“Mom-mmy, Mommy, Mommm-mmm-y!”
Mom took me to my horseback riding lessons. After, we would go for soft serve chocolate ice cream. It’s our favorite.
Her smile is the last thing I see at night. She moves in close to me with the sweet smell of her perfume surrounding me. Then mom pulls the sheets tight around me, cocooning me in my duvet. Once I’m tightly wrapped, she tries to plant one hundred goodnight kisses on my cheek. I always stopped her at fifteen. When I was little, I always let her go to one hundred. But at some point, I didn’t. I was too cool to have my mom smother me with all those kisses, even though no one else was there.
I don’t know why I stopped her.
“Mommy!!!” I scream through blurry eyes. I’m too frightened to turn away from Momma’s pale white face for fear I’ll never see her again. But at the same time, I don’t want to see her like this anymore. I want to see her smile.
“Alvina, Alvina, Alvina….”
I blink at the man’s voice who knows my name. I don’t know who he is.
Now, he’s dragging me away by the hand from momma.
“Mommy!” I hiccup through my tears. Drool escapes from my lips. My nose drips onto the carpet where my wide-eyed mother lies.
“Alvina, baby,” the man’s voice cracks apart like soil does in summertime when it hasn’t rained for several weeks. The man’s lower lip trembles. I feel his hand shake inside of my hand. Small streams of water fall from the corners of his eyes.
How did I not know who the man was?
“Daddy!” I shout as fear and comfort collide together inside of me. I thought I was alone. But now that I know he’s here, I’m relieved and yet, even more frightened at the same time. Daddy’s arms wrap around me and he lifts me up. I drop my head onto his shoulder and bury my face into the space between his neck and shoulders.
I’m being carried away from mom.
“Do you know how long she’s been like this?” a man asks who wears a paramedic’s uniform.
I blink at him. When did he get here?
Daddy places me on the ground. I stand beside him not quite certain what else to do. He continues to hold my hand. It’s comforting. But it doesn’t feel quite right. We never hold hands. It’s mom’s job.
I know this is bad.
I’ve got nothing else to do, so I stare at dad’s face. Water drips from his nose and he wipes it away with his free hand. Dad’s eyes are red. I hear him say, “I don’t know. I found her like this. I was working late.”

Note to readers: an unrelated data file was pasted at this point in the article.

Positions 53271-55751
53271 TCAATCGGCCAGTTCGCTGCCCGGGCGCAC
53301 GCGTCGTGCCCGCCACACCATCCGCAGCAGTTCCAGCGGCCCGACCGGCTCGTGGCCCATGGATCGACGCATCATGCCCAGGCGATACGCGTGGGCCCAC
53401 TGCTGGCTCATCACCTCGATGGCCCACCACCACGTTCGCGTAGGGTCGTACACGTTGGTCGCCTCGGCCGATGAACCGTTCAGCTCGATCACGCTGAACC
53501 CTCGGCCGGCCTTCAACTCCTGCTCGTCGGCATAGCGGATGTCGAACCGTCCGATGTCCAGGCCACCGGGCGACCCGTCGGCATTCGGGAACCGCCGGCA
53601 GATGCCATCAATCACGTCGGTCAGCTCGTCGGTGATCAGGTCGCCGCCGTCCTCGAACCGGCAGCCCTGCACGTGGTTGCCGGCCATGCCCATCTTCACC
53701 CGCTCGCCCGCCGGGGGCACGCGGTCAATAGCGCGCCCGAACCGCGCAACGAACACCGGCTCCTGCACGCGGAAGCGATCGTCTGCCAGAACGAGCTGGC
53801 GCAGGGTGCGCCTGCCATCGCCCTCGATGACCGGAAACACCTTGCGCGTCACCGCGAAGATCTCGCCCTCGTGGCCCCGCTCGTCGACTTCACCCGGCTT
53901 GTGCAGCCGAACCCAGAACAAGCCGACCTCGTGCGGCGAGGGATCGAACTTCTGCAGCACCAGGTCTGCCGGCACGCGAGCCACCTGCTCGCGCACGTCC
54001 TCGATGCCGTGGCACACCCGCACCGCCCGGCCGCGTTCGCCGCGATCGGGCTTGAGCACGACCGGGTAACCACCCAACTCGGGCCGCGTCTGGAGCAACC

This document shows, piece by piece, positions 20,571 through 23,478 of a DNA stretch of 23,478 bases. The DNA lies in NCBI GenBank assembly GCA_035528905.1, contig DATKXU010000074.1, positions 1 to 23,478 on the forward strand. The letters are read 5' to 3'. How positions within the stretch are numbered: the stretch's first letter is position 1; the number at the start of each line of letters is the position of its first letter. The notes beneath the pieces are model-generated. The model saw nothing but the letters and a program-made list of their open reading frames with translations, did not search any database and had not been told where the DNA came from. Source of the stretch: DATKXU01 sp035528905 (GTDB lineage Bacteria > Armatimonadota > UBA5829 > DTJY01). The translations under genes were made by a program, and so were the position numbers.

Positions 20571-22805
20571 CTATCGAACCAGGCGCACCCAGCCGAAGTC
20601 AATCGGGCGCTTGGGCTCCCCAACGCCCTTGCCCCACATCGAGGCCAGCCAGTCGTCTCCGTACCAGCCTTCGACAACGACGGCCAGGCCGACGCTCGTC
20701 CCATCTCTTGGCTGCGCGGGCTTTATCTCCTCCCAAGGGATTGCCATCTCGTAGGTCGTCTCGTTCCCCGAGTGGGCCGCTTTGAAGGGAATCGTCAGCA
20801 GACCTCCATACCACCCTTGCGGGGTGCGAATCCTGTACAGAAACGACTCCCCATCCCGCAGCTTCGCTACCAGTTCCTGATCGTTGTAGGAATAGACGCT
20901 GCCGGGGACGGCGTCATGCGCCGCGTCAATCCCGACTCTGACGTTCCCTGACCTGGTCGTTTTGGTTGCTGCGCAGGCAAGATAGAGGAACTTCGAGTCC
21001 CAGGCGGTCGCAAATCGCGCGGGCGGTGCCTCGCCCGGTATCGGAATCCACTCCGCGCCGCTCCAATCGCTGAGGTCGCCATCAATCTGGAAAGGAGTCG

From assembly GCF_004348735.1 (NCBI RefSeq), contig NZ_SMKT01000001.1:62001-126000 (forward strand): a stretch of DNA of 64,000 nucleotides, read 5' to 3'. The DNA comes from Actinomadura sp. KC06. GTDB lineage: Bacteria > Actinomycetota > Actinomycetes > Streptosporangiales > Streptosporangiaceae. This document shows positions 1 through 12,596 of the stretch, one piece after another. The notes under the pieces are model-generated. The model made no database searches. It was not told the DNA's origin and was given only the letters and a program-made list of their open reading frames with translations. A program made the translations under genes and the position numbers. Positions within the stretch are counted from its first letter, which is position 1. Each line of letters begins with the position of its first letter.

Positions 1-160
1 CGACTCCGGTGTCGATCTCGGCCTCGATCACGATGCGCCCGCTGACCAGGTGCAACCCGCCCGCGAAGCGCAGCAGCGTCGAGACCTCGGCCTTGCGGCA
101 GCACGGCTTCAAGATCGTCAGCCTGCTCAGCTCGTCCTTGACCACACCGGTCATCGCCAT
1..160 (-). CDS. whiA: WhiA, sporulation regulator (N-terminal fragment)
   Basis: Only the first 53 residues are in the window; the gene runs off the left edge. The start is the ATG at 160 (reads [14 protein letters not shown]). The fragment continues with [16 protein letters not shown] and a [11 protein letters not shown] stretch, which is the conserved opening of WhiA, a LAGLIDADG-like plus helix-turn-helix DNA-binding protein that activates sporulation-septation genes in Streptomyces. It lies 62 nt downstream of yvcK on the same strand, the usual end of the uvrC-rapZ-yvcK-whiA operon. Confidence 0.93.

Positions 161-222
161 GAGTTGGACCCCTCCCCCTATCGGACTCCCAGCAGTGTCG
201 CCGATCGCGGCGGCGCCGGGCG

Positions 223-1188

“What’s your wife’s name?” a bald paramedic asks with dark brown eyes and bushy eyebrows.
“Be-Beth,” Dad says stuttering.
Dad never stutters. He owns his company, and he says: he’s the man in charge.
I take a deep breath in and summon all the strength I have inside of me. Daddy needs me to be brave now. I squeeze dad’s hand so he knows I’m still here. Nothing is worse than feeling like you’re all alone.
Dad’s eyes glance down at me. His face contorts in a twisted expression of emotion. Water pours from his eyes, over his lips, and out his nose all at the same time. His breath is laboured as he sobs for a few seconds.
From where mom is I hear, “Beth, can you hear me?” a dark haired woman paramedic asks.
I notice that at some point the paramedics moved mom to a stretcher and they’ve placed an oxygen mask over her lips. As they wheel her past me and dad, her eyes roll over to where we’re standing next to a policeman.
I don’t remember seeing the policeman. Where did the paramedic go? But he’s the bald guy with bushy eyebrows. He wasn’t a paramedic. He was always a policeman. How did I mix up their uniforms?
I can’t believe I was upset over a grade earlier today. Stupid history test. One grade. I can’t believe a few hours ago, that’s all that mattered to me.
My lower lip begins to tremble. But when I look up at dad, I stop it. I notice dad’s calm now too.
“Come on, Alvina. Let’s find out what hospital they’re taking your mother to,” Dad says as he fumbles for his keys in his pocket.
We walk behind mom with our hands clasped together. Dad’s focused on mom. My eyes flip over to the window. Outside, I see the twenty acres of woods my parents own. I search there for one second of peace in the leafy branches. Because when I’m upset, it’s where I always go.
Through the window panes, I see a faint outline of a woman. The woman has long dark hair, and wears a plaid shirt, and blue jeans.
There, Gudrun waits, for my return.